When Joan Simpson rang her very first church bell, Winston Churchill was Prime Minister, George VI was on the throne and the Second World War was about to end.
It was 1945 and Mrs Simpson was 13. Now, a sprightly 85-year-old, she is still ringing bells.
Born in Louth, she lived on the south coast, but for the past 23 years, ‘home‘ has been Coningsby.
Often twice a week, she still climbs the steps to the belfry high in the tower of the local church, St Michael’s.
She’s lost count of the number of times she’s made that journey.
Not even a fractured shoulder two years ago has stopped her.
Her amazing commitment - spanning 72 years - has been recognised after she was awarded a British Empire Medal (BEM) in the New Year’s Honours list.
No-one was more surprised than Mrs Simpson herself.
She explains: “I was absolutely amazed...I had no idea.
“At first, I didn’t believe them. I thought they were joking. Now, I’ve had a few days for it to sink in I still can’t believe it.
“I’d like to know who put my name forward - but no-one will tell me!”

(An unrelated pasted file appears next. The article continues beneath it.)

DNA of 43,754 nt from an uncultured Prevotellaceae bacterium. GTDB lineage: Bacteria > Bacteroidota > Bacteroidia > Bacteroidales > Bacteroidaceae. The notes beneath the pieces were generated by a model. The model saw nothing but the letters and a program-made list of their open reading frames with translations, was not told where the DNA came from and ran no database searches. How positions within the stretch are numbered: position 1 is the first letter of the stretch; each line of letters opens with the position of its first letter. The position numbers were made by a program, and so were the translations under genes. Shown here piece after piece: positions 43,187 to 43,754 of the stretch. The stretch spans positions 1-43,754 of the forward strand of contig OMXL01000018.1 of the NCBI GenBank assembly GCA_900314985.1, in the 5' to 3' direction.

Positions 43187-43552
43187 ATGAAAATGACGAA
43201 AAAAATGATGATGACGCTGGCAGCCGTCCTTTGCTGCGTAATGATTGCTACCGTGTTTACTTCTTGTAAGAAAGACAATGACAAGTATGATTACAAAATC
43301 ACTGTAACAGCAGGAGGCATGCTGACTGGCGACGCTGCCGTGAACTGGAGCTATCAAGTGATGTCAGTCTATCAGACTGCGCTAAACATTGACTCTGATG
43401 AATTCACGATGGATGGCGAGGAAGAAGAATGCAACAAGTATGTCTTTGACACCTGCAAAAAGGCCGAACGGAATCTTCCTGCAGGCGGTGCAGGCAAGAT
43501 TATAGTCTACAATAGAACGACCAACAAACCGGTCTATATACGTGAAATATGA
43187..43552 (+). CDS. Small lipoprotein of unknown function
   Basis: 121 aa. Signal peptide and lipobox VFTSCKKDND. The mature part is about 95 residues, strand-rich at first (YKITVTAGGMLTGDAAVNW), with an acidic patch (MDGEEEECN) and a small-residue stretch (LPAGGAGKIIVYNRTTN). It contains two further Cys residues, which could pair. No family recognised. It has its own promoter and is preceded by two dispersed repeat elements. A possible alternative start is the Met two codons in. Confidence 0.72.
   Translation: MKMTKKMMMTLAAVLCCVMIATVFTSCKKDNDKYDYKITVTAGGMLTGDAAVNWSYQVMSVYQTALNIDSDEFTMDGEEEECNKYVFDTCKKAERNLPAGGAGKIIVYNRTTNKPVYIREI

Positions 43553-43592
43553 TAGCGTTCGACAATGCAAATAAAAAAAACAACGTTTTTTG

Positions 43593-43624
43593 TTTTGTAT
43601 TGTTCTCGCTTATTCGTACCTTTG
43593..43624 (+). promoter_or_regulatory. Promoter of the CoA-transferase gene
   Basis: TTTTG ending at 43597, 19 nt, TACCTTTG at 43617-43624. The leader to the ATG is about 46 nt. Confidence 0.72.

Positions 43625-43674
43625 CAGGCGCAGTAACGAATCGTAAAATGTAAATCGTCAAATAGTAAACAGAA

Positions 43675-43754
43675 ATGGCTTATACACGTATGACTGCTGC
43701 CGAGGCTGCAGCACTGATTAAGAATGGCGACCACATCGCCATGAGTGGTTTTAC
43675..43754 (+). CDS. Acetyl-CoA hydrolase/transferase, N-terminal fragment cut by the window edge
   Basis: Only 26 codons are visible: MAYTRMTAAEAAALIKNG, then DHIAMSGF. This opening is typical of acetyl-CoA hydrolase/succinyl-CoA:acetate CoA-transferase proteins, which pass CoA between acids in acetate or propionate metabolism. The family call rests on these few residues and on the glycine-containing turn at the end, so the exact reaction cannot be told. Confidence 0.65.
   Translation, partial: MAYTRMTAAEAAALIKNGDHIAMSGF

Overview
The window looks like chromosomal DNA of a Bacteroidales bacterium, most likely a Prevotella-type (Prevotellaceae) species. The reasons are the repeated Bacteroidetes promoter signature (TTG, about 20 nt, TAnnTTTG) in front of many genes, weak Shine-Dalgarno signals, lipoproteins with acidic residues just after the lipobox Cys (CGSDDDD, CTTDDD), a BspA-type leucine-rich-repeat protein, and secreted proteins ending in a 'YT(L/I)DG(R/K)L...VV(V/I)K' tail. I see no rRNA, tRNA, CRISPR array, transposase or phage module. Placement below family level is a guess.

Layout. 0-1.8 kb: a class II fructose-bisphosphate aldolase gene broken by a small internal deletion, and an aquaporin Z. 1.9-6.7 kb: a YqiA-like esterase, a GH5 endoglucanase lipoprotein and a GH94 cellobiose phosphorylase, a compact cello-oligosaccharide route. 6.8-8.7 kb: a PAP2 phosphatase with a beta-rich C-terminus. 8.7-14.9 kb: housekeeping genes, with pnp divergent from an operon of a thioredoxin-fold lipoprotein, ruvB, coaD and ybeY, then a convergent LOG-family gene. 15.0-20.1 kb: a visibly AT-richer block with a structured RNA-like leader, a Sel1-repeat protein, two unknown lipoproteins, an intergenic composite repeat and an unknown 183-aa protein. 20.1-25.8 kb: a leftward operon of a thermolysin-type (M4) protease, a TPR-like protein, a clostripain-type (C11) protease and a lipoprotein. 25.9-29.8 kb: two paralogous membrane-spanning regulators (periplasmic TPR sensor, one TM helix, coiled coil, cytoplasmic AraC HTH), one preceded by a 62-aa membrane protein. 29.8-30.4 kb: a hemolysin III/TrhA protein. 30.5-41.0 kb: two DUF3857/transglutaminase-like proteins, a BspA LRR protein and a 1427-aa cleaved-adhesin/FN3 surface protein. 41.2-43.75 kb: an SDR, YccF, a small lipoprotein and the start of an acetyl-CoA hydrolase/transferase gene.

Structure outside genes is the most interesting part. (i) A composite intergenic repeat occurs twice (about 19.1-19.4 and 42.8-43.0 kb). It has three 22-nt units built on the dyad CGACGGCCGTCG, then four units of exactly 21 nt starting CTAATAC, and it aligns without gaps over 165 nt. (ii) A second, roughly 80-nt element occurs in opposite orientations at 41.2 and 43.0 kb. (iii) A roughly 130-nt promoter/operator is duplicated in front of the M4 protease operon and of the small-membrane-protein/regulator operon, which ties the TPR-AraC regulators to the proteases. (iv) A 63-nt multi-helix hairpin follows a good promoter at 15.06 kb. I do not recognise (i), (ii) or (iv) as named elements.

Campanology runs in the family. Her father Arthur Hoodless rang the bells at St James’s in Louth until the age of 91.
His father - also called Arthur - was a renown ringer, mainly at Barton on Humber church.
Her father was a saddler in Louth and the family lived in Chequergate before moving to Nottinghamshire during the war.
Mrs Simpson recalls taking up bell ringing with two other youngsters, primarily at St Mary’s in Nottingham.
She adds: “Given the family tradition, I suppose it was only natural that I started.”
Mrs Simpson did practice in her village church although that was something of a problem.
The sound of bells ringing during the war was a warning of an German invasion!
Her late husband, Allan, was also a bell-ringer and the pair moved to the south coast to look after her parents.
In 1994, they moved back to Lincolnshire - and Coningsby.
Mrs Simpson has been involved in many community activities and fundraising events.
She has also been instrumental in supporting younger people getting into bell-ringing.
Apart from Coningsby and neighbouring Tattershall, she regularly ‘rings’ at other churches in the area.
She is a member of the Parochial Church Council, arranges church fairs to raise funds and is also involved in the local Lions, Luncheon and Thursday clubs.
She is hoping her MBE will raise the profile of bell- ringing and encourage more people to share her ‘wonderful hobby.’
She added: “I really have enjoyed it and it’s great way of making friends.”